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Fire Threat to Monsoon Vine Thickets – Rangers and Environs Kimberley present to Science Conferences

[December 2012]

Environs Kimberley and Aboriginal rangers from the Dampier Peninsula have teamed up to campaign for the threatened Monsoon Vine Thicket (MVT) to be recognised as Nationally Endangered.

Environs Kimberley West Kimberley Nature Project and the Bardi Jawi and Nyul Nyul Rangers are making presentations to two scientific conferences on their collaborative work to protect one of the Kimberley’s most threatened ecosystems.

Indigenous Rangers, facilitated by the Kimberley Land Council, have worked with Environs Kimberley and partners to protect, manage and understand interactions within MVTs of the Dampier Peninsula, a unique, culturally significant and Vulnerable Threatened Ecological Community (WA). The Federal Government is currently deciding whether or not to list the ecosystem as Nationally Endangered.

Louise Beames (EK) and Dr Judy Fisher (Fisher Research), prepared the presentation, which was delivered by Kylie Weatherall (EK)  and Nyul Nyul Rangers Ninjana Walsham and Keith Shadforth at the Society for Ecological Restoration Australasia Conference in Perth (November 27-30).  Malcolm Lindsay (EK) will make a similar presentation with Chris Sampi and Damon Pyke from the Bardi Jawi Rangers at the Ecological Society of Australia Conference in Melbourne, as part of the Linking Indigenous & Western Ecology Symposium (3rd-7th Dec).

Entitled “Interactions in monsoon vine thickets: people, plants, fauna, fire and restoration in the Dampier Peninsula, Western Australia”, the presentations explain important ecological linkages and the cultural significance of MVTs in traditional food, medicines, water sources, tools, materials, language, law and culture ”  with loss or dysfunction of the ecosystem likely to have profound cultural, as well as ecological, impacts.

“If MVT is listed as Endangered then it will be recognition of the incredible threats posed to the  ecosystem, and the government will have a responsibility to support the community to manage and protect it.” Environs Kimberley Projects Coordinator,” Louise Beames said.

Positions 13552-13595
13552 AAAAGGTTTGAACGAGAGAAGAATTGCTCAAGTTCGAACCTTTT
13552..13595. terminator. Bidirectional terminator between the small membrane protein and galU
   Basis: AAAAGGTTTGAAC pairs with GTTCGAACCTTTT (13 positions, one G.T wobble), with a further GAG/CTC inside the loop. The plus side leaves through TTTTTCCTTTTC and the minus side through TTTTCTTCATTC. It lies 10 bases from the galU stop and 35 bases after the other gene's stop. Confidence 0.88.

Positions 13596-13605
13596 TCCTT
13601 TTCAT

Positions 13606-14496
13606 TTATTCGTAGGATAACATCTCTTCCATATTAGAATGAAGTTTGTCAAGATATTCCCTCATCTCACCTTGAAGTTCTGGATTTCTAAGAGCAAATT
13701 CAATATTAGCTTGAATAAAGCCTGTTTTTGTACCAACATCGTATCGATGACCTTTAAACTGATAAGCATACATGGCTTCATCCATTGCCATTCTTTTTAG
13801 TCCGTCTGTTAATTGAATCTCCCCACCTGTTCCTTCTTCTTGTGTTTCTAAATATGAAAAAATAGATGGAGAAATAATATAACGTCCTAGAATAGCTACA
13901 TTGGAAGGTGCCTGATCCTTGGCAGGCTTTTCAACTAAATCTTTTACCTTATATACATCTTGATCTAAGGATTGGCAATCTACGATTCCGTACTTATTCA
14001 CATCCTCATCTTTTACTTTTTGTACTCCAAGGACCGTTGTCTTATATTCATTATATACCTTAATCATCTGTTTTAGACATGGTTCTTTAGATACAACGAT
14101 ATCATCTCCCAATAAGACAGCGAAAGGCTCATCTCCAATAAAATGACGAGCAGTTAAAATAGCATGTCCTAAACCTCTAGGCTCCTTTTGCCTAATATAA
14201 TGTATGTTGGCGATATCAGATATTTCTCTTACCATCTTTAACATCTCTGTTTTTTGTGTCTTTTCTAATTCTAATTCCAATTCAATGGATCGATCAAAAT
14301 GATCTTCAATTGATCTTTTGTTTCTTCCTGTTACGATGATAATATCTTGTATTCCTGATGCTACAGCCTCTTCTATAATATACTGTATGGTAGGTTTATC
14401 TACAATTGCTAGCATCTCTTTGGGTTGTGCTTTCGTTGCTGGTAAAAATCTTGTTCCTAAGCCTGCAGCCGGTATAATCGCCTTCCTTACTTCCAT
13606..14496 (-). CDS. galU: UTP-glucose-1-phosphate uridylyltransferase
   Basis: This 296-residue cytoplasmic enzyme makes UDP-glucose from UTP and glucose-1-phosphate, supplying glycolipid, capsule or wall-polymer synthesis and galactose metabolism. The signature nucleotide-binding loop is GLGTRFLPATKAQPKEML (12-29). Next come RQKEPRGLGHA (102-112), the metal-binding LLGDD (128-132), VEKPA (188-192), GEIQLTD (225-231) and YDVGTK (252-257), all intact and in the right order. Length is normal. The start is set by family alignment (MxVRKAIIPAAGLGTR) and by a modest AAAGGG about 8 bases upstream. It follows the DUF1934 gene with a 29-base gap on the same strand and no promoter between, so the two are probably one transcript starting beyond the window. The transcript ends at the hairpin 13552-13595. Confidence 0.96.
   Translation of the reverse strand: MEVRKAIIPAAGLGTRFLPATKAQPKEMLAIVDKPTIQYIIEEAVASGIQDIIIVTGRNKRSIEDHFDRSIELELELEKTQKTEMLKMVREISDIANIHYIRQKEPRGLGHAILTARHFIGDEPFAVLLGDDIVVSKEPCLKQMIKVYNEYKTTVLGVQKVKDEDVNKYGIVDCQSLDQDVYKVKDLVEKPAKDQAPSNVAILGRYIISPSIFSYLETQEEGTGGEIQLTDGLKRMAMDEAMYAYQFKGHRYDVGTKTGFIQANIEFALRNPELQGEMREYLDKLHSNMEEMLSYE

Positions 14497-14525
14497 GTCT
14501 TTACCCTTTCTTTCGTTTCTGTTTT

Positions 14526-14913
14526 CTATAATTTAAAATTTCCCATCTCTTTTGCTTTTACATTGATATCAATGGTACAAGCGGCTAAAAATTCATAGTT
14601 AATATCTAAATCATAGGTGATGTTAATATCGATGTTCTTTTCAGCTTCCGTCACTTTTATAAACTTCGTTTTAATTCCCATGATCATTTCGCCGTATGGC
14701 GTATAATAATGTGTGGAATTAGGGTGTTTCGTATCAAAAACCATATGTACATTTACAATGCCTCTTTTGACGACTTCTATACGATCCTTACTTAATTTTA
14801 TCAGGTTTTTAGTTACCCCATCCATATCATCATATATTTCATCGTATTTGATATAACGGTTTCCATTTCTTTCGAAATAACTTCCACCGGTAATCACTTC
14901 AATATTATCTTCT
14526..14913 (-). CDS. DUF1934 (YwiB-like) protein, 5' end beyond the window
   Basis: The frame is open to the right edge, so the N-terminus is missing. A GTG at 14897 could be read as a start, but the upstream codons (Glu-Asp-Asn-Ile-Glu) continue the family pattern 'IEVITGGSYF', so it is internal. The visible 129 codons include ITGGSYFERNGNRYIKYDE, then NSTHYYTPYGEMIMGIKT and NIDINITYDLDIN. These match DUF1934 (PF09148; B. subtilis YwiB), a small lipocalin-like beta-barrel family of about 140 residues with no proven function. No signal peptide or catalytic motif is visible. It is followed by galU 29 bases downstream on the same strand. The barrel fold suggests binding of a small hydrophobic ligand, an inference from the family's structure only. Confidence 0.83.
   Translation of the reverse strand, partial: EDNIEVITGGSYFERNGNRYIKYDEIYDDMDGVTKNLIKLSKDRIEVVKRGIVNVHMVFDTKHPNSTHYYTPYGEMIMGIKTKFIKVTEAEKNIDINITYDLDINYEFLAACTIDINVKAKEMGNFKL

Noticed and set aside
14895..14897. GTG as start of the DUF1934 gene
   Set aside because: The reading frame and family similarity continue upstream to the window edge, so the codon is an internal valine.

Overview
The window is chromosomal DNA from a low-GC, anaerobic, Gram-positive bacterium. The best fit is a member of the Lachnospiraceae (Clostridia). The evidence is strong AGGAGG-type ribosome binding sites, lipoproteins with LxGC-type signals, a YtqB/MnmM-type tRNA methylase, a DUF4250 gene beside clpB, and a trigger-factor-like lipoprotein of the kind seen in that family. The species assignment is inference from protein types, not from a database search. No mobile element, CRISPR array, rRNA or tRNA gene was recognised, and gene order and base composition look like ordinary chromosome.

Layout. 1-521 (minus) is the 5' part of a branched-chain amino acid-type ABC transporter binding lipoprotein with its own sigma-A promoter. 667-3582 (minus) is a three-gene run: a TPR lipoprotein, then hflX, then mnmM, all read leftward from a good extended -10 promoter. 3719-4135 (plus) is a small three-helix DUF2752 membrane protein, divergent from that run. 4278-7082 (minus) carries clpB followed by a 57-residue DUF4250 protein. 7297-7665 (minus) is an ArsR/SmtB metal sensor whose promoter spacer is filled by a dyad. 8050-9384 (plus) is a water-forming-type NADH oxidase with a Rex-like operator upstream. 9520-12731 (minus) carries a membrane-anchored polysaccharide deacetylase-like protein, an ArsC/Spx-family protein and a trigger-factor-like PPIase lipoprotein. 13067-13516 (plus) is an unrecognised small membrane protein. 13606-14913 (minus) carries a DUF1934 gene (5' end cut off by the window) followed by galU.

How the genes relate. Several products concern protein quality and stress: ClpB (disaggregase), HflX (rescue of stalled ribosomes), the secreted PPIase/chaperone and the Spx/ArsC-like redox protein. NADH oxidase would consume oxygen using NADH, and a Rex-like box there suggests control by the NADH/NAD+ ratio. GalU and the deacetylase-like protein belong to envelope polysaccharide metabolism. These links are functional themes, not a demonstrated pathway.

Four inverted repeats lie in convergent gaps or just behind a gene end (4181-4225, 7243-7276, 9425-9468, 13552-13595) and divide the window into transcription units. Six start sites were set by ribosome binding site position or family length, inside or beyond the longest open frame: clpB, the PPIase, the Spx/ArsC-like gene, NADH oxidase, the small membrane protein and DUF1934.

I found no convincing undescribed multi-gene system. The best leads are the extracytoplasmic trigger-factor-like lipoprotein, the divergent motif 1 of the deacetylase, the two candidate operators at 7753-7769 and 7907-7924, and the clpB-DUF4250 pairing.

This rainforest-allied ecosystem occurs in patches within and behind the swales of coastal dunes, over less than one-tenth of 1% of the Dampier Peninsula. Containing almost a quarter of all the Peninsula plant species, MVTs are important refugia for birds, bats and other animals, which move between patches, spreading the seeds and maintaining the connection between them.

The partnership identified two health indicators ” vegetation structure and ant communities ”  to detect change in response to fire and invasion, and developed, trialled and implemented protocols, using the local Aboriginal language names and knowledge of species occurrence.

“We were surprised at the high diversity of ants, identifying 84 species! However, we are concerned about the two aggressive invasive ants found, Singapore Ant and Black Crazy Ant,  which could be a problem for other species and are a sign that vine thickets are becoming more disturbed by fire, weeds and other factors,” Nyul Nyul Ranger  Ninjana Walsham said.

To understand the extent, seasonality and frequency of fire, remote sensing technology was employed with the assistance of DEC, alongside ground-truthing and vegetation structural monitoring. For each of the 79 MVT patches, three types of maps were developed that examined Fire-scar history, Vegetation Cover change and Fire incidence between 1989 and 2010.

“Aboriginal people, including Bardi Jawi people, are known traditionally to have kept fire away from MVTs to protect important fruit, water and cultural resources, but now fire on the Peninsula is mostly uncontrolled and increasing in frequency, seasonal intensity and scale,” Bardi Jawi Ranger Chris Sampi said.

“Now we know that the change in the fire regime on the Dampier Peninsula has resulted in more fires, larger fires and more frequent fires, affecting a large percentage of vine thickets,”  Mr Sampi said.

Analysis revealed significant annual fire damage and losses in canopy cover, with 74% of MVT patches being burnt every one to three years. Ground-truthing identified that fire impact is likely to be underestimated, and that fire compromises vegetation structure well into the patches.

“These are frightening findings, given that we know that MVT’s  are slow growing and will retreat rapidly when vegetation is burnt. This sustained damage has alarming consequences for the ecological function and viability of the entire Dampier Peninsula MVT ecosystem network,” Environs Kimberley Projects Coordinator, Louise Beames said

“This collaboration between Indigenous rangers with strong traditional local knowledge and practical skills, ecologists and partners has enabled us to identify the most vulnerable MVT’s on Bardi Jawi and Nyul Nyul country, adjust management and better protect MVT’s significant eco-cultural values,” Environs Kimberley Projects Coordinator, Louise Beames said

“It’s great that we have been able to develop this science together and use it in our management to better protect Monsoon Vine Thickets. We are very proud to present our work to other land managers and scientists,” Nyul Nyul Ranger Keith Shadforth said.

“We must thank the ESA and SERA conferences, and Rangelands NRM WA, whose support has made our travel to Perth and Melbourne possible.”

For more information, contact Louise Beams at Environs Kimberley

Images – (© Environs Kimberley)
Nyul Nyul Rangers and Environs Kimberley measure habitat change following fire
Nyul Nyul Ranger Brendon Smith and Louise Beames Environs Kimberley measure litter depth within MVT